That Ugly Sweater from Grandma

Admit it, just like every other American you have received an ugly sweater from your grandma.  It is has become almost a right of passage.  After all is that not why they have those ugly Christmas sweater parties?  You open the box and make your best effort to be grateful, reminding yourself that with her poor eyesight she may have saw the splash of color and fainted dead away.  How could you not love something so beautiful?

 I have the perfect solution:

  1. Invent a time machine.
  2. Visit your family Christmas parties every year of your life.
  3. Make a thorough description of each ugly sweater.
  4. Go back to your present time and then convince yourself you actually want each and every one of those sweaters.
Other than step one (and let’s face it, step four), it is pretty simple, right?

Sound a little crazy?  It really doesn’t matter what time you travel between, if you wouldn’t want the sweater when you unwrap it you probably wouldn’t want it even if you knew it was coming.  Even if you chose to like each sweater, it would still be Grandma’s choice to give them to you and so you are still at her mercy.

As insane as it sounds, this is what some attempt to make as a legitimate explanation for how God can have “foreknowledge” of who He would “predestine” for salvation.  These are absolutely biblical terms, so the question is what they mean.  Yet holding a view that includes free will, many Christians have concluded that God simply looks down the tunnel of time (which He can do without a time machine) to see what each person will decide: for God or against Him.  Then based on their free choice, He decides to “predestine” them for salvation.  Dr. Steve Lawson, in his book Foundations of Grace, says that this is completely “lame.”

For those whom he foreknew he also predestined to be conformed to the image of his Son, in order that he might be the firstborn among many brothers. And those whom he predestined he also called, and those whom he called he also justified, and those whom he justified he also glorified.

(Romans 8:29-30 ESV)

Obviously, God’s “foreknowledge” has everything to do with those He “predestines” for salvation.  If the knowledge that God has about the way history would play out is dependent on the free choices of each individual, then who is calling the shots?  Just as you are held captive by your grandmother’s choice of sweater, in this view God is also held captive by the free choice of every person on the planet.

The Apostle Paul clearly teaches that this is not the case at all:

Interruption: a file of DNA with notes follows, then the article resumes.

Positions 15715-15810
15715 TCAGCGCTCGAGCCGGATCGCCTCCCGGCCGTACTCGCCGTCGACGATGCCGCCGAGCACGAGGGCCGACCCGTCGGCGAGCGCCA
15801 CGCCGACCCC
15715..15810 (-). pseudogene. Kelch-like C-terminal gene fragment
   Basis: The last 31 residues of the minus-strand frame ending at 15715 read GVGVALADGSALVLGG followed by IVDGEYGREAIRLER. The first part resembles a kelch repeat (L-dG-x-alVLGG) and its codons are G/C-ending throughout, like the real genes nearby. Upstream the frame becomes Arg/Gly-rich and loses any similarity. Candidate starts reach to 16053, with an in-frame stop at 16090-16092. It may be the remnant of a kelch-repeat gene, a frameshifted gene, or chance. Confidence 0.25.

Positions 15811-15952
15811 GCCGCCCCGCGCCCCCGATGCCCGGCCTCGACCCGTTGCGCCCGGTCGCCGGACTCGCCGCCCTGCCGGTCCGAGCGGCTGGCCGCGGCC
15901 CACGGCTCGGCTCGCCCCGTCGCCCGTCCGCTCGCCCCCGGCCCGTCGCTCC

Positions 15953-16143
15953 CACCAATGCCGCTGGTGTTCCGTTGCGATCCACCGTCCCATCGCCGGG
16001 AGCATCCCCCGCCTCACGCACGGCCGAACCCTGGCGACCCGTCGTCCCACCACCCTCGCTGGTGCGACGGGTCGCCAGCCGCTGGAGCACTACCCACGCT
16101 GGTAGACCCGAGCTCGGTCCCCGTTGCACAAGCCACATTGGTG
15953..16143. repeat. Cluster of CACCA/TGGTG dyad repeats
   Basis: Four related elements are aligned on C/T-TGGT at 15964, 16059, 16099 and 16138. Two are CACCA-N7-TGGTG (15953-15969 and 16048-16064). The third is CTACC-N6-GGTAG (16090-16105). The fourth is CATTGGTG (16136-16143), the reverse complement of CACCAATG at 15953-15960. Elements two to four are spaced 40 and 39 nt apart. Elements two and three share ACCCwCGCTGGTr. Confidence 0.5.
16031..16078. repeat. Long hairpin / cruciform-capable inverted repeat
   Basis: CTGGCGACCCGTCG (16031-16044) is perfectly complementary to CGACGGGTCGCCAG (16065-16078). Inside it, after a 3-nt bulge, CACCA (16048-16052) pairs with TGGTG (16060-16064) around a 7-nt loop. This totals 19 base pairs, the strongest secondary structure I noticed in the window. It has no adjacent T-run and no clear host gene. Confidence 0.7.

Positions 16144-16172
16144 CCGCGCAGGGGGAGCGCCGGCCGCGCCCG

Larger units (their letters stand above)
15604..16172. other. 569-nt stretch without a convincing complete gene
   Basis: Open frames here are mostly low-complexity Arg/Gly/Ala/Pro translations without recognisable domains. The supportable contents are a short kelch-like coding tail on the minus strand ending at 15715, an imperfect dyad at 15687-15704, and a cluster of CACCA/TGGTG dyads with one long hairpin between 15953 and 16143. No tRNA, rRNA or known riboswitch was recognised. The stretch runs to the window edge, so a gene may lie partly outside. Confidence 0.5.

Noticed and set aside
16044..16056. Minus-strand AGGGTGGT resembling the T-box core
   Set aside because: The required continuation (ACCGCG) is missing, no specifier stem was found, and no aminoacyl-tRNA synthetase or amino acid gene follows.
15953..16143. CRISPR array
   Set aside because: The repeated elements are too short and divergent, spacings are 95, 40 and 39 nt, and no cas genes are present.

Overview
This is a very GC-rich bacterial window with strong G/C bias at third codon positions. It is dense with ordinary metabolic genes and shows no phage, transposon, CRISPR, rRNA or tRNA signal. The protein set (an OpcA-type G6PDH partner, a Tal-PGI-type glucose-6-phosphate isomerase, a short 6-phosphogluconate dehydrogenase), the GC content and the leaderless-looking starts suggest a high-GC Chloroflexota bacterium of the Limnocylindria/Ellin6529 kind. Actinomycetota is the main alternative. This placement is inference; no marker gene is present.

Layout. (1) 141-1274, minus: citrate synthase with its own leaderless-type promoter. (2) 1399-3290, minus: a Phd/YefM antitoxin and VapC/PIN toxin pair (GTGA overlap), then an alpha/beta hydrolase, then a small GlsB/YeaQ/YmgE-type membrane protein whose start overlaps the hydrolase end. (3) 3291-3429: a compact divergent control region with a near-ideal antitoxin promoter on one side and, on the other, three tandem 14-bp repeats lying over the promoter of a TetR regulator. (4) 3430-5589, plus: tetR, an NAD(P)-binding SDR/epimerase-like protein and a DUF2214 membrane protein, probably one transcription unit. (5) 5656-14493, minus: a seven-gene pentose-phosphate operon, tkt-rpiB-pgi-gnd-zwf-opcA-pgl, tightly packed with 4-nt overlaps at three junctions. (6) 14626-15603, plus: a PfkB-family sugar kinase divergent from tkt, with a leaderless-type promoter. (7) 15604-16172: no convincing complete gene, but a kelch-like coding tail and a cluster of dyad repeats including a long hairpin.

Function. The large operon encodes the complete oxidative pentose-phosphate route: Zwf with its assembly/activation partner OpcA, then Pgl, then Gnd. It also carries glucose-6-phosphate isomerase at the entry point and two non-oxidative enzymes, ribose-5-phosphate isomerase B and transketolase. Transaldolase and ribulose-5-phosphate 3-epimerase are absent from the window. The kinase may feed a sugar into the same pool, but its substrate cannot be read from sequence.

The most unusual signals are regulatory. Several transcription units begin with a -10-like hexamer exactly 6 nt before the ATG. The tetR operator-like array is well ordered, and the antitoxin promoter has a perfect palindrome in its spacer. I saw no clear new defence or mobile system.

…[God] predestined us for adoption as sons through Jesus Christ, according to the purpose of his will…

(Ephesians 1:5 ESV)

It is by the will of God, not by the will of human beings, that God makes this determination, this predestination.  By his infinite and sovereign will He does indeed look down the channels of time and decides who He will call to salvation, who He will adopt, and for whom the sacrifice of His Son will be effective.

If there is free will, then God cannot be sovereign.  The only way that God can know from before the beginning of time who He will save is if He is the one making the choice to save and then rescues that person from condemnation and death in sin.  God is a slave to no man.
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About Aaron Gardner

Aaron is a counselor and student of the Bible, passionate about sharing the good news of Jesus Christ. He lives in central Indiana with his wife, one-year-old son and their two dogs. View all posts by Aaron Gardner

One response to “That Ugly Sweater from Grandma

  • How My Biblical Literacy Nearly Killed My Faith « Dead Pastors Society

    […] By the time I was in high school, I had concluded that free will was a myth.  I could not see how God, who had decided everything from the beginning, could be sovereign if He had to run around and compensate for every human choice that would threaten his divine plan.  Simply look at the genealogy of Jesus and imagine how if even one of those people had not married the right person or lived in a different place or died too early that Mary would not have been born to have given birth to Jesus.  It boggles the mind to consider otherwise. (Click here for more discussion on this specific point.) […]

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